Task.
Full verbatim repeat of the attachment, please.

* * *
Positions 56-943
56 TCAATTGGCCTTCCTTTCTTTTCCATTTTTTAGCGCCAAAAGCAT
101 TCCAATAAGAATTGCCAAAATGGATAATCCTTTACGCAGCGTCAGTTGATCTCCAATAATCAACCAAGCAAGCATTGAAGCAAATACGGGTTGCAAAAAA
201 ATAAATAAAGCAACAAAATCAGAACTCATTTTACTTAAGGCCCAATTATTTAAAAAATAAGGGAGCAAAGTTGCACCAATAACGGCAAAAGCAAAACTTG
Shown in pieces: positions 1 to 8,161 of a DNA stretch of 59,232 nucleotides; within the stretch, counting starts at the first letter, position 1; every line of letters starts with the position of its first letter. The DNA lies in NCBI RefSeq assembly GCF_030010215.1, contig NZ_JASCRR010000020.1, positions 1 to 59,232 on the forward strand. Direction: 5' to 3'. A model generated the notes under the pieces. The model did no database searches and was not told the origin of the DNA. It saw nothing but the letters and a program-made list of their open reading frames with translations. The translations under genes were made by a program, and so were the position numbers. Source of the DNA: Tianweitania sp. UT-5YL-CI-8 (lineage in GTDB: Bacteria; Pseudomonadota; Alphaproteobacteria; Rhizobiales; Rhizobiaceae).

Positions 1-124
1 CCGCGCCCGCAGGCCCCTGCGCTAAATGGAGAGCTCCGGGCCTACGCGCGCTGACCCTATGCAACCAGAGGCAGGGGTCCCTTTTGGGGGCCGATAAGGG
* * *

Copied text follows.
Positions 56-943
56 TCAATTGGCCTTCCTTTCTTTTCCATTTTTTAGCGCCAAAAGCAT
101 TCCAATAAGAATTGCCAAAATGGATAATCCTTTACGCAGCGTCAGTTGATCTCCAATAATCAACCAAGCAAGCATTGAAGCAAATACGGGTTGCAAAAAA
201 ATAAATAAAGCAACAAAATCAGAACTCATTTTACTTAAGGCCCAATTATTTAAAAAATAAGGGAGCAAAGTTGCACCAATAACGGCAAAAGCAAAACTTG
Shown in pieces: positions 1 to 8,161 of a DNA stretch of 59,232 nucleotides; within the stretch, counting starts at the first letter, position 1; every line of letters starts with the position of its first letter. The DNA lies in NCBI RefSeq assembly GCF_030010215.1, contig NZ_JASCRR010000020.1, positions 1 to 59,232 on the forward strand. Direction: 5' to 3'. A model generated the notes under the pieces. The model did no database searches and was not told the origin of the DNA. It saw nothing but the letters and a program-made list of their open reading frames with translations. The translations under genes were made by a program, and so were the position numbers. Source of the DNA: Tianweitania sp. UT-5YL-CI-8 (lineage in GTDB: Bacteria; Pseudomonadota; Alphaproteobacteria; Rhizobiales; Rhizobiaceae).

Positions 1-124
1 CCGCGCCCGCAGGCCCCTGCGCTAAATGGAGAGCTCCGGGCCTACGCGCGCTGACCCTATGCAACCAGAGGCAGGGGTCCCTTTTGGGGGCCGATAAGGG